The optical receptacle 30 mounts the bail 10, the actuator 20 and the release button 80 in the bottom thereof. The actuator 20 has a hook 23 a that engages with a keyhole formed in the bottom of the cage. The bail 10 is attached to the optical receptacle 30 so as to pivot in front of the receptacle 30, which induces a motion of the cam projection 11 b of the bail 10 to push down the front side of the actuator 20 to induce a seesaw motion of the actuator 20, accordingly, to draw the hook 23 a to the body of the transceiver to release the engagement between the hook 23 a and the keyhole of the cage.

In a situation, when a plurality of transceivers each having an arrangement shown in FIG. 1 is densely arranged crosswise and lengthwise, such as in the optical hub system, each cage arranged in peripheral of the target transceiver receives the transceiver besides the transceivers around the target transceiver install respective optical connectors, it is often encountered that, because of the existence of the peripheral transceivers and the optical connectors mated therewith, to pivot the bail nor to pick the bail after pivoting to extract the transceiver 1 from the cage becomes hard. In the present invention, even such situation that it becomes quite difficult to pick the bail, the transceiver 1 provides the release button 80 as well as the bail 10 to release the engagement with the cage. To push the button 80 induces the downward motion of the front side of the actuator 20, which causes the seesaw motion of the actuator 20 to release the engagement of the hook 23 a with the keyhole of the cage.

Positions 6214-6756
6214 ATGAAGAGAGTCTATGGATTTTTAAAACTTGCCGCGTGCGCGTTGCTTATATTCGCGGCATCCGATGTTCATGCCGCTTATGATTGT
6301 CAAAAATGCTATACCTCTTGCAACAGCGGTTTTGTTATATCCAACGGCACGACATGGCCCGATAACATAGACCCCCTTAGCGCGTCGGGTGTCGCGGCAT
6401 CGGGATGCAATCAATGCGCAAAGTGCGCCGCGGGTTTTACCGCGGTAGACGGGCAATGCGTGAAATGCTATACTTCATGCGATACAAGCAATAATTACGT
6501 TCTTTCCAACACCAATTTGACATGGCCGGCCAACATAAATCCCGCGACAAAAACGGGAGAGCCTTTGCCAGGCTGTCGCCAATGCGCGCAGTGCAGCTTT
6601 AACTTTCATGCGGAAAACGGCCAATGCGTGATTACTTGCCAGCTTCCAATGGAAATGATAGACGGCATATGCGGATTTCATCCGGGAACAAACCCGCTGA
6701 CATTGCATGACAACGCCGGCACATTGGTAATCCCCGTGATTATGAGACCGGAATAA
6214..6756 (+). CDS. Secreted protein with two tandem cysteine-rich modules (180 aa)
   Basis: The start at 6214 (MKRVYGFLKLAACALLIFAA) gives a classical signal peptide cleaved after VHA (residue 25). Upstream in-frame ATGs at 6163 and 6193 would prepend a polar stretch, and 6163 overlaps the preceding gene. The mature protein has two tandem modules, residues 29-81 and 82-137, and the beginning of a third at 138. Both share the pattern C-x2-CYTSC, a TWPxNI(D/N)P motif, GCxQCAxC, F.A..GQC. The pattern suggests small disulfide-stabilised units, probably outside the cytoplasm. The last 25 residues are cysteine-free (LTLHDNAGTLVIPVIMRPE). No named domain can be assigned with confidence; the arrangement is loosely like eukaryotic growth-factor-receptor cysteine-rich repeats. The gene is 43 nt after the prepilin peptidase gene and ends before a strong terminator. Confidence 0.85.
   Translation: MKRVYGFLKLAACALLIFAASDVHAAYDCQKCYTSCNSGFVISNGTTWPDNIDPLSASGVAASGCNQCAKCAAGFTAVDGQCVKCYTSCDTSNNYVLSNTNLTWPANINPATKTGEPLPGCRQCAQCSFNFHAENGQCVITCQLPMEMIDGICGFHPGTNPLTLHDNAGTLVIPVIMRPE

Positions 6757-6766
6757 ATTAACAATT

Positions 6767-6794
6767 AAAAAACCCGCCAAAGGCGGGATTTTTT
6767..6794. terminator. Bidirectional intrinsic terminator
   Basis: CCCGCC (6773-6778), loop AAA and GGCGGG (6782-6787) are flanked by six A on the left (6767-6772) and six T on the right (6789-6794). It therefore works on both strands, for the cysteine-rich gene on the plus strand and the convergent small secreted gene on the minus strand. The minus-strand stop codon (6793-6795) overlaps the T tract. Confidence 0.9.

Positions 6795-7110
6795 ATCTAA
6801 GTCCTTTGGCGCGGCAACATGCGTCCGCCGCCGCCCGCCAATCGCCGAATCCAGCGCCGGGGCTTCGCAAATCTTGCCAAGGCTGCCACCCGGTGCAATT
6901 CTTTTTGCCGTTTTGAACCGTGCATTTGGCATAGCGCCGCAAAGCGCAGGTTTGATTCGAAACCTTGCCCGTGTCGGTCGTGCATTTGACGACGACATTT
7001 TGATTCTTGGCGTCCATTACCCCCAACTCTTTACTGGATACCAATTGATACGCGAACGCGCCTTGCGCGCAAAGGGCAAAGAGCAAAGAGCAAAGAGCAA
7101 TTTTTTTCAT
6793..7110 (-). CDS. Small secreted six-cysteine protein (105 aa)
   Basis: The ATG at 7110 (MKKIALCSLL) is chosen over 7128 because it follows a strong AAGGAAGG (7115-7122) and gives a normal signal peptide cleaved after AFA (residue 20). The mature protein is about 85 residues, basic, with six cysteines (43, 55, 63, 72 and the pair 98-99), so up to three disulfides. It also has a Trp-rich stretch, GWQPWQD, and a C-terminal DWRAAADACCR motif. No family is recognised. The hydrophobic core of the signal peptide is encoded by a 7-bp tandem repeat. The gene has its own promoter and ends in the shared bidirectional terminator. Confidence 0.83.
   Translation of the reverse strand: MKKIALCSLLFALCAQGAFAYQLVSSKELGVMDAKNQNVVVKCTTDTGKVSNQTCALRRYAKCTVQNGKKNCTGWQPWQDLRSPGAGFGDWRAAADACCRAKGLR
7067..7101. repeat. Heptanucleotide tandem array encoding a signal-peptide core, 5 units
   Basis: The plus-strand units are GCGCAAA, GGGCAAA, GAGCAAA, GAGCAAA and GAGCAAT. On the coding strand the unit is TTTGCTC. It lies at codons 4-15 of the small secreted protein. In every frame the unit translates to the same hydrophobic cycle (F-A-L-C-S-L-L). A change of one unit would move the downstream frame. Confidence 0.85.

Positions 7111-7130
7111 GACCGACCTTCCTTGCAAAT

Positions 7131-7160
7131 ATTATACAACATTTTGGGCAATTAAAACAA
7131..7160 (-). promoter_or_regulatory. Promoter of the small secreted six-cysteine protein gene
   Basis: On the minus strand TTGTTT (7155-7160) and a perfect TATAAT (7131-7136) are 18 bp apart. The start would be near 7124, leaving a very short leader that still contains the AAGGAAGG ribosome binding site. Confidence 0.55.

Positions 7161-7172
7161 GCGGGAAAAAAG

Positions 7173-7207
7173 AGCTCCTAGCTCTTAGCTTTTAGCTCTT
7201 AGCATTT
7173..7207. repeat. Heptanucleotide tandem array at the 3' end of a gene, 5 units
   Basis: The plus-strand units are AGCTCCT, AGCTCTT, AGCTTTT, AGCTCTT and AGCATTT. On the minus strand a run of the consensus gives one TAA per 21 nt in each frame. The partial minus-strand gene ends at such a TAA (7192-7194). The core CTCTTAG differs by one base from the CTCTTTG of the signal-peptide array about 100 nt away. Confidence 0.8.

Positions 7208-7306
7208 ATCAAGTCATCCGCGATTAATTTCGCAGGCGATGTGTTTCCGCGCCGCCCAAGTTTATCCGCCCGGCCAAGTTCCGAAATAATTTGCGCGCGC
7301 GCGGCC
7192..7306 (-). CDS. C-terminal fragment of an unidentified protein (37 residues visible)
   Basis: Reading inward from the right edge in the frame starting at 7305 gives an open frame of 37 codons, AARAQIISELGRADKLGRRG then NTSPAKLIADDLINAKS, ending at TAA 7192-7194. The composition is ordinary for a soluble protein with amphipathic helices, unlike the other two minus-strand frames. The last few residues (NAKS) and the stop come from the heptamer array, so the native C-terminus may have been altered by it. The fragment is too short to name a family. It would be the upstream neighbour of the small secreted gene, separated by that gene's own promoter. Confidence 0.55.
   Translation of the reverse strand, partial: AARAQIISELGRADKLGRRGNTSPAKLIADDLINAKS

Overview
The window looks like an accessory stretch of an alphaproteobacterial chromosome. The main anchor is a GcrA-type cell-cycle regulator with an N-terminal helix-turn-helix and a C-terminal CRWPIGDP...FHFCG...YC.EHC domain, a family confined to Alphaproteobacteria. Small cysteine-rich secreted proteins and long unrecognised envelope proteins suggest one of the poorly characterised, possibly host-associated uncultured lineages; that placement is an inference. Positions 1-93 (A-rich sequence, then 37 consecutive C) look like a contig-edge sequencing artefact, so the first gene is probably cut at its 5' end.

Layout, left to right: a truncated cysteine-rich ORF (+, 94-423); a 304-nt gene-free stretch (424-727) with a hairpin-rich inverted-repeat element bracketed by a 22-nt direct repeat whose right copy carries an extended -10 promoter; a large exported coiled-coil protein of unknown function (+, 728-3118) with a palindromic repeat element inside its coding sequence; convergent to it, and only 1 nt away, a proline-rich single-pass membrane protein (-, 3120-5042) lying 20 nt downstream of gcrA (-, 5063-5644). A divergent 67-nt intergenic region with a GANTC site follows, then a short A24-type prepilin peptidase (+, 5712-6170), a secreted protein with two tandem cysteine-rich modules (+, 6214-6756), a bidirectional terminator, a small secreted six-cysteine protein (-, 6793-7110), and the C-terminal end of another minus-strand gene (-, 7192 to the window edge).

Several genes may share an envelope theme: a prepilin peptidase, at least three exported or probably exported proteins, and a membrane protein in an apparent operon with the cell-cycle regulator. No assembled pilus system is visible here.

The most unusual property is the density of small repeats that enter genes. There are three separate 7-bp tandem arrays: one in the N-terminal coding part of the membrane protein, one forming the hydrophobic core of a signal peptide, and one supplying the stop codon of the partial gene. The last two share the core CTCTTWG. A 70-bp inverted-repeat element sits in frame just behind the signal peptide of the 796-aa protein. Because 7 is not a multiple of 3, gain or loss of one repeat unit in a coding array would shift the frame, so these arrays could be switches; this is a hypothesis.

The hook 23 a of the actuator 20 and the ground tab 70 extrude from the front end of the cover 40, namely, a gap between the body of the optical receptacle 30 and the cover 40. As already explained, the transceiver 1 is set within the cage by engaging the hook 23 a with the keyhole of the cage. For the ground finger 40, it comes in contact with the cage when the transceiver 1 is properly set within the cage, which not only makes the ground of the transceiver 1 stable but also secures a heat dissipating path from the transceiver 1 to the cage 2.

The actuator 20, the optical receptacle 30, the release button 80 and the bail 10 of the present embodiment are made of mold resin. The bail 10 may be made of metal. Further, the cover 40 is formed by the cutting, the bending and the tapping. Neither the welding nor an adhesive is used. Next, detailed arrangement of the bail 10, the actuator 20, the release button 80 and the optical receptacle 30 will be described as referring to accompanying drawings.

a. Actuator

FIG. 2A is a perspective view of the actuator 20 according to an embodiment of the invention, FIG. 2B is that viewed from the bottom side, and FIG. 2C is a side view of the actuator 20. The actuator 20 roughly comprises a body portion 21, a support portion 22, a hooking portion 23 and an elastic portion 24. The body portion 21 includes a pair of side portions 21 a in both sides thereof and a bridge 21 d to connect the side portions 21 a. The elastic portion 24 is surrounded by a U-shaped cutting 21 p and extends rearward from the bridge 21 d. The actuator 20 of the present embodiment is made of resin integrally molding those portions.

The side portion 21 a forms several surfaces each coming in contact with the cam projection 11 b of the bail 10. That is, the side portion 21 a includes, in the upper surface thereof, a guide groove 21 b and a guard 21 e swelled from the guide grove 21 b. The side portion 21 a also forms another curved surface 21 q continuous to the guard 21 e and the guide groove 21 b. Between the curved surface 21 q and the guard 21 e is formed with a small bump. The bail 10 may show the snap action when the cam projection 11 b of the bail 10 climbs over the bump between the surface 21 q and the guard 21 e.